Reforms, no matter how good, are never going to be accepted if they do anything to curtail the financial gravy train of universities. The solution is to first create a tear-down mentality by pitting parents and students against teachers and administrators. Once students are allowed to discharge their loans in bankruptcy you then push for price controls on universities. You then start creating online alternatives.

This also has the added benefit of destroying left-wing institutions.

map said at August 4, 2011 10:16 PM:

Most of these educational reforms are nonsense and they will accomplish nothing. What Perry should push is the treatment of all student loans as nothing more than ordinary, insecure credit: students should be allowed to discharge their student loans in bankruptcy. This should be the basis of his run for the presidency.

Reforms, no matter how good, are never going to be accepted if they do anything to curtail the financial gravy train of universities. The solution is to first create a tear-down mentality by pitting parents and students against teachers and administrators. Once students are allowed to discharge their loans in bankruptcy you then push for price controls on universities. You then start creating online alternatives.

This also has the added benefit of destroying left-wing institutions.

Mthson said at August 5, 2011 3:42 AM:

Which will happen first? Meaningful improvements in the education bureaucracy, or higher IQ reprogenetic kids turning 20 in 2060 and thus obsoleting much of "education"? The suspense is killing me.

Check it Out said at August 5, 2011 6:12 PM:

Education will continue to go down in quality all over the world -even Finland- simply because there seems to be a deliberate project for turning education into idiocy. Just take a look at the latest educational "reforms" in many countries and the contents in them.

Nanonymous said at August 6, 2011 10:05 PM:

Perry wants to measure costs and benefits of each faculty member.

This will not do. His crime right there. Higher education sinecures is a sacred cow of colossal scale. The parasites did a damn good job convincing public that that is the only way the system can function. Perry stands no chance in this fight.

Cosmoskitten said at August 7, 2011 9:26 AM:

"decouple course work from exams"

Concur with this suggestion, heartily!

Another suggestion: Work from the bottom up. What KSA (Knowledge, Skills, Abilities), do people need to do their job? Work psychology has some methods that are useful. Do work analysis on jobs, find clusters of skills, create certificates.

Lono said at August 7, 2011 9:45 AM:

Perry brags about attending Bilderberg meetings and now - lo and behold - he comes out of nowhere as a potential prominent presidential candidate.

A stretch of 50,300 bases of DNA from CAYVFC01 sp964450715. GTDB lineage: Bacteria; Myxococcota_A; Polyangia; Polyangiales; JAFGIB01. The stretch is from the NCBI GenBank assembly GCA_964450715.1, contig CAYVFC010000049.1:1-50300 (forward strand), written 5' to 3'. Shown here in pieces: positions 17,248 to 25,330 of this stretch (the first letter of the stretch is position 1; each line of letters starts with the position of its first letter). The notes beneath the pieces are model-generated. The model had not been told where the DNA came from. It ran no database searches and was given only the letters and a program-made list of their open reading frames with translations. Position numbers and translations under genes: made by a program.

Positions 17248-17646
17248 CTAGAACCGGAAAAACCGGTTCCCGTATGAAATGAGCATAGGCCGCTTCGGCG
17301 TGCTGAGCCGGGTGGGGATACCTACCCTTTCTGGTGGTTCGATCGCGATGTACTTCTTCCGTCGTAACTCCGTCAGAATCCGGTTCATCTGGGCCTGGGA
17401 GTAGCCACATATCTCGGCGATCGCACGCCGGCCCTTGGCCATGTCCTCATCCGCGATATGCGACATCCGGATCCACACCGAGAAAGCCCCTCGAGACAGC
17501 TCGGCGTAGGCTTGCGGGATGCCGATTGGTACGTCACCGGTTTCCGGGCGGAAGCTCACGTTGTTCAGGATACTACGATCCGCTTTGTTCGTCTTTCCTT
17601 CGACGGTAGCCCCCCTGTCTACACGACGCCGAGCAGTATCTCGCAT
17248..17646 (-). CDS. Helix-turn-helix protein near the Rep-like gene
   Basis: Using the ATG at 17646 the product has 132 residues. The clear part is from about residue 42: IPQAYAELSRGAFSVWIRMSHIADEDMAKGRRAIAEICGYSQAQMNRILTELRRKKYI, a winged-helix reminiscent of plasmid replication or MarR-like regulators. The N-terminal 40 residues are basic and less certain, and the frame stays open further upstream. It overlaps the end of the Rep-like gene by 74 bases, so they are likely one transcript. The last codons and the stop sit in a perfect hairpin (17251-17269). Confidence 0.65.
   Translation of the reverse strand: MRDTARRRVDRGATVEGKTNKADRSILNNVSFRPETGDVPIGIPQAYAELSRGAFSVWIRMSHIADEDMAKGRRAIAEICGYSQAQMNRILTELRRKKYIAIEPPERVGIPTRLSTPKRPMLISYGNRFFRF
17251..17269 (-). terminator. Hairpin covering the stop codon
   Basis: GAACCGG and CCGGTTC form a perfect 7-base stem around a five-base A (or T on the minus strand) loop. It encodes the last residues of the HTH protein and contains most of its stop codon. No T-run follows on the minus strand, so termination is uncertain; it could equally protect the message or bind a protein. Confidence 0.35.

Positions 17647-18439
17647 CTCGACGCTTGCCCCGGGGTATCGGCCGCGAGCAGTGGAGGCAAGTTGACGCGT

Trust me - as someone intimately familiar for a long time with the actions of this fool - he has absolutely NO interest in improving education.

The late great Carlin nailed it on the head when he said this:

"There's a reason for this, there's a reason education sucks, and it's the same reason it will never ever ever be fixed. It's never going to get any better. Don't look for it. Be happy with what you've got... because the owners of this country donít want that. I'm talking about the real owners now... the real owners....

Well, we know what they want. They want more for themselves and less for everybody else, but Iíll tell you what they donít want. They donít want a population of citizens capable of critical thinking. They donít want well-informed, well-educated people capable of critical thinking. Theyíre not interested in that. That doesnít help them. Thatís against their interests. Thatís right. They donít want people who are smart enough to sit around a kitchen table and think about how badly theyíre getting fucked by a system that threw them overboard 30 fuckiní years ago. They donít want that. You know what they want? They want obedient workers."

http://en.wikiquote.org/wiki/George_Carlin

Mthson is quite correct in his assertion that we are much more likely to have augmented Humans in the near future than any kind of meaningful educational reform - and again - that is ON PURPOSE.

That Perry can so easily fool so many with his obvious pandering to the electorate makes me weep for the future - wasn't G.W. enough for you already people!?? - Sheesh!!!

Randall Parker said at August 7, 2011 10:56 AM:

Cosmoskitten,

Yes, creation of lots of certificates is key, especially ones with value that employers will recognize. We already see this in computer administration where the private sector has created lots of certificates, some of which are very valuable. For example, anyone who can make it all the way up thru the Cisco networking certification program to earn Cisco's highest level of certification can easily make over $100k per year. I don't understand why more people don't do it frankly.

I'd like to see certificates for levels of vocabulary, spelling, and written language comprehension. When hiring an administrative assistant it would help to know that the person can read and write. Similar certificates could test levels of knowledge in basic to advanced math with specialties like statistics.